How to Avoid the General Manager Face Plant
Making the step from specialist to generalist
Alice was the best software developer ever. Elegant, bugless code streamed from her fingers hour after untiring hour. Alice was smart. Alice had a computer science degree from an Ivy League school. But she was irked by how her business was run, so under her unrelenting persistence, she was made the manager of the new app. The app failed. Her team fled. All the other managers shunned her. Alice was miserable. Alice had performed the General Manager Face Plant. Could Alice change? Should she?
Making the step from specialist to generalist means more than adding skills. It takes looking at humankind in an entirely new way. Setting someone up to make the General Manager Face Plant is a really, really big risk.
The Three Pass/Fail Tests For Generalists
1. Does Alice like to help other people solve problems?
Specialists earn their recognition and money from solving technical problems. But a generalist likes to get other people to solve problems: they ask the questions that help other people see the issues, even if they themselves know the answers. They have faith that the generalist whole is greater than the sum of its specialized parts. This takes humility.
2. Is Alice interested in the science of management?
Most specialists are inward-facing, wanting to understand more and more details about their specialty. A generalist has an outward-facing kind of curiosity. They need to know a little about a lot of things to be able to connect people across the organization. They want to see how things connect in ever-expanding circles.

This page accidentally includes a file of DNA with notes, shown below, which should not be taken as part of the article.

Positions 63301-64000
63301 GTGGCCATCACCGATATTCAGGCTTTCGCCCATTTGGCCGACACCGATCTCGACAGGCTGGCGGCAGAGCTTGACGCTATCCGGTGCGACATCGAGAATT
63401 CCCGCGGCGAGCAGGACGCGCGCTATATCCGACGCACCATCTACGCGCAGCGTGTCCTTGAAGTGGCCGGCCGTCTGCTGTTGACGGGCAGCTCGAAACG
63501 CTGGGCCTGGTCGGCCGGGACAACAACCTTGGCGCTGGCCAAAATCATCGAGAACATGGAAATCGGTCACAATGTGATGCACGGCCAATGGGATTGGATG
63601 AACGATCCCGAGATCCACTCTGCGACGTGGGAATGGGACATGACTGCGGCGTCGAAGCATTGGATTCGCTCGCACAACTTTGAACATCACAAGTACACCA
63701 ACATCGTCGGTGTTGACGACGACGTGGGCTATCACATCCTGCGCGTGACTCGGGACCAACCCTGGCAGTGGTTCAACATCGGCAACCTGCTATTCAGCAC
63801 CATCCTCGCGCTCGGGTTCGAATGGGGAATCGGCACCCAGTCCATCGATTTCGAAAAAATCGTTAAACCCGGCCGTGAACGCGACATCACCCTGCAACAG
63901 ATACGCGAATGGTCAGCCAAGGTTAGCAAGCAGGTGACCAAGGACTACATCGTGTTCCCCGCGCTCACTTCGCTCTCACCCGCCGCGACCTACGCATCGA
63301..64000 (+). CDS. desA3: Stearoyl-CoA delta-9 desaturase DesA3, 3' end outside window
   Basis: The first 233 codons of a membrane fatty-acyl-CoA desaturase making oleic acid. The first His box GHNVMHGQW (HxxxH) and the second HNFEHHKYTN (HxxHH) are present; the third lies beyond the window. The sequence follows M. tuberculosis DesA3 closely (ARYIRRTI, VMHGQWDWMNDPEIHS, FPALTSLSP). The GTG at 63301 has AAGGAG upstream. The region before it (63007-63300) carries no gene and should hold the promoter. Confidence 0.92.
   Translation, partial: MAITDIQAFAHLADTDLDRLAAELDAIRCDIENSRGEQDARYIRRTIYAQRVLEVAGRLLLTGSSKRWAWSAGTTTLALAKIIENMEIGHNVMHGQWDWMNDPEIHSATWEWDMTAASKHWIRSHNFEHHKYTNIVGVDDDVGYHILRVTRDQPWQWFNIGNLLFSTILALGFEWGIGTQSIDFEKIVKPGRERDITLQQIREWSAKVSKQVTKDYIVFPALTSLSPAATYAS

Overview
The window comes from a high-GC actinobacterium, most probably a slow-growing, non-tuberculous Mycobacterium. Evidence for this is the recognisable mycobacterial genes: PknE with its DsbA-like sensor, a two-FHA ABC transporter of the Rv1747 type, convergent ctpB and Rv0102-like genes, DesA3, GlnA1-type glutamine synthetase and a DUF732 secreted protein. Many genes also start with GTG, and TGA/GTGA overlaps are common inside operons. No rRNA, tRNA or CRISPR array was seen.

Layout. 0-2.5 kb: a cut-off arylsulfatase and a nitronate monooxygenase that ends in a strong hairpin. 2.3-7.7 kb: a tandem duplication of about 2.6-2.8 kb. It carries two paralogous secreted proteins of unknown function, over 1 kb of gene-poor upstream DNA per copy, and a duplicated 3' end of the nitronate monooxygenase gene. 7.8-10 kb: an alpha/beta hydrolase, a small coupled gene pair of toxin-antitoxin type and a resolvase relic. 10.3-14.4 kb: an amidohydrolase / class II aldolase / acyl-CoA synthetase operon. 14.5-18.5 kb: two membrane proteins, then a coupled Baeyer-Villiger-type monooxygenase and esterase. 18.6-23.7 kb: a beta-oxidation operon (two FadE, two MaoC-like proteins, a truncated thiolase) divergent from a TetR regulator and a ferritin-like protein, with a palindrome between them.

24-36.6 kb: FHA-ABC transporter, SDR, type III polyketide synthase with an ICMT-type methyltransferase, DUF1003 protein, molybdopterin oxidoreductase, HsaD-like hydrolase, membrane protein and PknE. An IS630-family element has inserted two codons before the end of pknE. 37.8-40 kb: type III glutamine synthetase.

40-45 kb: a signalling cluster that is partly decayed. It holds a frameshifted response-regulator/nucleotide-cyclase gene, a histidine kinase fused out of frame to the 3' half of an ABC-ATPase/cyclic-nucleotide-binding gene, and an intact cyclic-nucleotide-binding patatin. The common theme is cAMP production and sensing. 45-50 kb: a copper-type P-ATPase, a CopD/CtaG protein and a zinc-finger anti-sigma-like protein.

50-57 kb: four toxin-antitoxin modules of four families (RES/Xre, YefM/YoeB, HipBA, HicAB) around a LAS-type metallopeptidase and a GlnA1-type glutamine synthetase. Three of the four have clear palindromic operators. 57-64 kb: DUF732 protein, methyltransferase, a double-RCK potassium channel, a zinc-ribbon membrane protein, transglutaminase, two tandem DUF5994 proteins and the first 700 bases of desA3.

3. Is Alice comfortable with ambiguity?
For many specialists, success is black and white. The code works. The case is won. The numbers tie out. Generalists, on the other hand, can make decisions where nothing is ever certain, intuition is value and the job is never 100% done.
Why generalists are rare
Specialists wouldn’t have jobs without generalists, who combine specialized skills and knowledge to build a business. But business schools push specialization because entry-level jobs are specialized, and they want their grads to get employed. Our entire education system has worshipped STEM—specialized work—but is now discovering a generation that struggles to communicate.
What to do about your Alices
Poor Alice has five choices: quit, get fired, get a new attitude, get new skills, go back to her specialty job. Do your Alices a favor: have a candid conversation about the three Yes/No questions. You’d be surprised how often they will, in fact, transform themselves into supportive, curious, professional generalists.